Making college affordable focus of proposed bills

Kentucky’s General Assembly kicked off its 2008 session Tuesday with several bills meant to help make college more affordable.

State Rep. Rick Nelson, D-Middlesboro, filed an act asking for a tuition freeze at public universities and community colleges in the state because he thinks the cost of higher education keeps many students in Kentucky from graduating.

“It’s important that we help students get the best education available to them,” Nelson said. “And in my opinion the rising cost of tuition is something that prevents many students in the state from pursuing a college career.”

Nelson’s legislation calls for a freeze to keep the cost of tuition the same for the 2008-09 academic year. After that, the bill would cap any increase at the rate of inflation.

“Universities are not going to like having a tuition freeze on their institutions because that money helps make up for the money they don’t get from the General Assembly,” Nelson said in a Nov. 23 interview. “But I think these colleges need to become more budget conscious because right now they are getting the funding that they want, but that may change.”

State Rep. Tanya Pullin, D-South Shore, recommended similar legislation to freeze tuition for the 2008-10 biennium.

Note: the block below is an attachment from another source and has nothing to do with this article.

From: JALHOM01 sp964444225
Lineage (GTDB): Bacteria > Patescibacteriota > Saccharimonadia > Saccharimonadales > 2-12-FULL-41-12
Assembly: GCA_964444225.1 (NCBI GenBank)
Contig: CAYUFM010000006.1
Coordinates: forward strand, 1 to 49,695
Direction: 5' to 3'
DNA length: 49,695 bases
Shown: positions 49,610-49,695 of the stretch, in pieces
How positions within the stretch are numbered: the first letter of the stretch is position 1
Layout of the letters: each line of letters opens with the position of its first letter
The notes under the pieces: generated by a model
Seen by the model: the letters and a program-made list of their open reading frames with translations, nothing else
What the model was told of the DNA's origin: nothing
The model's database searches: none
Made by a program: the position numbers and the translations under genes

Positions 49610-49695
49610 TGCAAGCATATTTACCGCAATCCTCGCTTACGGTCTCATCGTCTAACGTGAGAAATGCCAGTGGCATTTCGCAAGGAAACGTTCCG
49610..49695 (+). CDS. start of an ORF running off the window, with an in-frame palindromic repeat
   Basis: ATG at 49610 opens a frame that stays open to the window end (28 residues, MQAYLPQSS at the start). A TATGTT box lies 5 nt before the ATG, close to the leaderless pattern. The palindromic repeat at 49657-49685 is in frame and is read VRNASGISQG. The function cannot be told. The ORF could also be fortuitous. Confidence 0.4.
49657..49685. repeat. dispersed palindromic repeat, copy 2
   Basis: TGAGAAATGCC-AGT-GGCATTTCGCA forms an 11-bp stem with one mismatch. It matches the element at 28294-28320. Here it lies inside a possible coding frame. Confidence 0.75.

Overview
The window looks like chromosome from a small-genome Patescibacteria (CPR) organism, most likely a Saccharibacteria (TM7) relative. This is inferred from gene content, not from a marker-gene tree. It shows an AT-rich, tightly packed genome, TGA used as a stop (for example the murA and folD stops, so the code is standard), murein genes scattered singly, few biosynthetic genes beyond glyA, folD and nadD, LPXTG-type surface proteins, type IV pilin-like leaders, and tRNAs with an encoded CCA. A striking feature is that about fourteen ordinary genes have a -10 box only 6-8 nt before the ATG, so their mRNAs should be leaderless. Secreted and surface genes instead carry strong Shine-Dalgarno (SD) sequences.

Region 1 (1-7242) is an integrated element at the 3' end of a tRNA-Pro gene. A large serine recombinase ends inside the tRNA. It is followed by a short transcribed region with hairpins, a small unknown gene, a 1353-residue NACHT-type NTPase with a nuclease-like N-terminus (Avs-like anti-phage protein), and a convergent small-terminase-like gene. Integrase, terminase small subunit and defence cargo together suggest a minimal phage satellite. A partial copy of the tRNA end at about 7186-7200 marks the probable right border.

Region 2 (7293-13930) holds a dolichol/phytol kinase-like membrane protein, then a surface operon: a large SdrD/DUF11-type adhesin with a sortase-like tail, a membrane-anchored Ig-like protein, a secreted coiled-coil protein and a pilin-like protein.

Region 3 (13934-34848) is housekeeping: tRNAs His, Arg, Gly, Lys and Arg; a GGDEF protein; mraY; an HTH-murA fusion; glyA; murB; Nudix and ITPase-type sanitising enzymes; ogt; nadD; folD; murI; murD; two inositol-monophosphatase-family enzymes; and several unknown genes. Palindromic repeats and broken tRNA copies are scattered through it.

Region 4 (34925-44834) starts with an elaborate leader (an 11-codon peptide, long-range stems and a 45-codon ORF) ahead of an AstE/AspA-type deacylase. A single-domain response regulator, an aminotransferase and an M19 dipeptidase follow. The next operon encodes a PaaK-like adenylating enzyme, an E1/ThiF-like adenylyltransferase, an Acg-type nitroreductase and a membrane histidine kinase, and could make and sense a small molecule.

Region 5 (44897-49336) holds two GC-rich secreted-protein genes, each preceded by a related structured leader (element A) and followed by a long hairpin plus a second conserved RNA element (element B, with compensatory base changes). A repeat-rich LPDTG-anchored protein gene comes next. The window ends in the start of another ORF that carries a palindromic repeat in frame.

Nelson also sponsored legislation asking to increase the Kentucky Educational Excellence Scholarship Program award amounts beginning in fall 2008.

“The money for the KEES Program comes from funds generated by the Kentucky Lottery, which means there’s money there to help make these increases,” Nelson said.

Rep. Carl Rollins, D-Midway, also wants to double the annual base KEES award amount, but over a 10-year period.

“The maximum award amount is currently $2,500, the same as when the program began,” Rollins said. “The problem is that when the program started, the cost of tuition at UK was $2,500. That number has since doubled.”

Rollins’ bill also increases the funding for need-based grant programs, including the College Access Program grant and the Kentucky Tuition Grant, which give money to students at private colleges in the state.

“This legislation is an attempt to have financial aid keep up with the rising cost of tuition,” Rollins said.

With Gov. Steve Beshear’s recent announcement of an immediate 3 percent budget cut at state agencies and public universities, along with his plans for a 12 percent reduction in the next academic year, Rollins said legislation dealing with postsecondary education institutions is likely to be affected.

“The governor’s budget affects everything we do, this legislation included,” Rollins said. “The good thing about my bill is that it doesn’t call for an immediate double of funds but an increase over 10 years, which will reduce the immediate costs. So it is less likely to have a huge demand on the new budget.”

If passed by the state education committee, the General Assembly will see other legislation that may affect students, including regulations on marketing credit cards and a textbook study.

State Rep. Susan Westrom, D-Lexington, wants to prohibit companies from offering students gifts for applying for credit cards and create regulations for marketing credit cards on campuses.

Nelson will also push textbook study legislation this session that has failed in the Senate for the past three years, he said. The study will look into why the cost of textbooks is so high and the effectiveness of online course material.